This casual, end-of-symposium reception will coincide with the Fund for Education Abroad Bowl-A-Thon designed to raise funding to create a $5,000 Central Texas study abroad scholarship.There will be refreshments and the opportunity to cheer on bowlers and network with symposium participants.
The purpose of the scholarship is to provide a study abroad opportunity in a non-traditional destination to an under-represented student enrolled in a Central Texas institution. If you are interested in bowling for the cause, donating, or doing your own fundraising, please contact Riane Corter for further instructions (email@example.com) or visit the fundraising page here. All levels of participation are welcome!
If you need accommodations for the symposium, please email Margaret McCullers or call (512) 475-8769 five business days in advance of the symposium.
Dr. Michael R. Anderson is the Director of the International Relations and Global Studies program in the College of Liberal Arts at The University of Texas at Austin, where he also serves as a Lecturer. His research interests focus on international organization in the Pacific region and trans-Pacific intellectual cooperation in the twentieth century. Dr. Anderson received his Ph.D. from the Department of History at UT Austin in 2009. In August 2013, he traveled to France as the director of the first-ever study abroad program designed specifically for IRG majors, "UT in Paris." He is at present working on a textbook for M.E. Sharpe provisionally entitled The Political and Economic Foundations of Global Studies.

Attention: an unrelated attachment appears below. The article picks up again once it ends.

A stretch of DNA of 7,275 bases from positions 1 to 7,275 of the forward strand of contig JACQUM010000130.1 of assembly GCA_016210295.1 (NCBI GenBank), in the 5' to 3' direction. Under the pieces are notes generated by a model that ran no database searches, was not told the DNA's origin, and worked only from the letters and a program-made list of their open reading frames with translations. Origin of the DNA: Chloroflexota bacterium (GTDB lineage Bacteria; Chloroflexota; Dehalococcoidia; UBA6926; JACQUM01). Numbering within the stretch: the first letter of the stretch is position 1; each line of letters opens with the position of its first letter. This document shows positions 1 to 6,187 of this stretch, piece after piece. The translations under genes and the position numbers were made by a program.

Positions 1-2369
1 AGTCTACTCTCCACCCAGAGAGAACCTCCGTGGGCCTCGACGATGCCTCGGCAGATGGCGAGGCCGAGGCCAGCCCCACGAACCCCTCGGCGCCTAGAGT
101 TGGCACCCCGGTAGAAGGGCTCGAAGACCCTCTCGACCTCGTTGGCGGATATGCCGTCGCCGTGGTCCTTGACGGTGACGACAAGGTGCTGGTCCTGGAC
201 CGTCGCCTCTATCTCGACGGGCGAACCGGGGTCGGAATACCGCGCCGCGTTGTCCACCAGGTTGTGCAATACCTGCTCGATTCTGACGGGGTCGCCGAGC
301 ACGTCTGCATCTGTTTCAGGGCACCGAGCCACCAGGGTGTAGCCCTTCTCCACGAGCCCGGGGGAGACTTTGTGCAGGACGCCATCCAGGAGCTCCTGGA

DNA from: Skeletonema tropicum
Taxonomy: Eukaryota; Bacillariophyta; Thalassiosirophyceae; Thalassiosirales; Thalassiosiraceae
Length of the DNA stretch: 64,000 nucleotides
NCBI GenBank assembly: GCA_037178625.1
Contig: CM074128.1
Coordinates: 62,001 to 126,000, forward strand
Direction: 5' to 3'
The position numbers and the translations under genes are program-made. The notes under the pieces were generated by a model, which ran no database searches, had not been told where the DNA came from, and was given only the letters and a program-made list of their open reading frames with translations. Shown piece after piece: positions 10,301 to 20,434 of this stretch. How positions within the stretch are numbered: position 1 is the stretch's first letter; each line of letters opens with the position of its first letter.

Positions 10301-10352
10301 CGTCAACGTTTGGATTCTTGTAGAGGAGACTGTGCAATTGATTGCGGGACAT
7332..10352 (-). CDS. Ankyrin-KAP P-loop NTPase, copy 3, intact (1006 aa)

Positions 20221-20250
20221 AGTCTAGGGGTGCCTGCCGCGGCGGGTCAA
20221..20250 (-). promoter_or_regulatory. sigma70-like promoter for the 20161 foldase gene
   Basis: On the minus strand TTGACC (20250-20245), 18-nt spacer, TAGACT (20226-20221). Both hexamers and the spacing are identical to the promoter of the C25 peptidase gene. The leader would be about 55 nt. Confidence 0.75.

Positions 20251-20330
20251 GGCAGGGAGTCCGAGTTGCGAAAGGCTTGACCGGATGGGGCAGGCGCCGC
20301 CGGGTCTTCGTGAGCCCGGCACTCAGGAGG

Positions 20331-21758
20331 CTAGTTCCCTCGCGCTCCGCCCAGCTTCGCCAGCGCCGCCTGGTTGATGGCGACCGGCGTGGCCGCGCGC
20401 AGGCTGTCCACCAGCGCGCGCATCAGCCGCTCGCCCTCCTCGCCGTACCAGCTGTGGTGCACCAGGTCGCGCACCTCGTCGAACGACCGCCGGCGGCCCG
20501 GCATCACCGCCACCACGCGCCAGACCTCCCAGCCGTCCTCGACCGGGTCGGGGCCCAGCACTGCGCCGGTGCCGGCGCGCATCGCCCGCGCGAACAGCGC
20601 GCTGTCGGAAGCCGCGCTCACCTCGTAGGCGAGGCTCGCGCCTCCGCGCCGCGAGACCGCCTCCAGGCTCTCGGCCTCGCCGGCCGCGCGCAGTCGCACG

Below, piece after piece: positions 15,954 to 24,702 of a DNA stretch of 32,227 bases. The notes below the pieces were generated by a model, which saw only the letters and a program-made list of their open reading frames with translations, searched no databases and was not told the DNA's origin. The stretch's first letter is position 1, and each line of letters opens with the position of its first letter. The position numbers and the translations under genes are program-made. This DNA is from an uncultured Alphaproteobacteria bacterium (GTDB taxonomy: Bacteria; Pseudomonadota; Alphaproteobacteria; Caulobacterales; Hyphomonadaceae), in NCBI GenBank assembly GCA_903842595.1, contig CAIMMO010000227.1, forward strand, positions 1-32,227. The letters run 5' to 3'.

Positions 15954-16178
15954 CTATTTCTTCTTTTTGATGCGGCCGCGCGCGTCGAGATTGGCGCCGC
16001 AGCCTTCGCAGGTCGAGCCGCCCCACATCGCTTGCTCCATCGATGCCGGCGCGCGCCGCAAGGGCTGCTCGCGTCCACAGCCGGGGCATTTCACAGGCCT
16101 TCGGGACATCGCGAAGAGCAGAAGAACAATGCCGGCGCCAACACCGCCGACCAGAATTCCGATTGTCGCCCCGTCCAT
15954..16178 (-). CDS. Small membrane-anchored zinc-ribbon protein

Dr. Heather Barclay Hamir has served as Director of Study Abroad in the International Office at The University of Texas at Austin since 2008. In this role she oversees office operations, develops policy related to study abroad activity at the university, and works with faculty, staff, and students to achieve the office’s vision of equal access to education abroad opportunities for a diverse population of students. Heather completed her Ph.D. in Educational Leadership and Higher Education at the University of Nebraska-Lincoln and holds masters’ degrees in College Administration and Interdisciplinary Studies from Oregon State University. Her dissertation research examined the positive relationship between study abroad participation, retention, and degree completion at UT Austin – findings which now guide the development of strategic partnerships and programming at the university. Heather is an active member of several international education organizations and currently holds elected positions on the Forum on Education Abroad’s Forum Council and the Academic Consortium Board of the Council on International Educational Exchange (CIEE). Prior to joining The University of Texas at Austin, Heather served as Director of Study Abroad & Exchange Programs at Central Washington University in Washington State.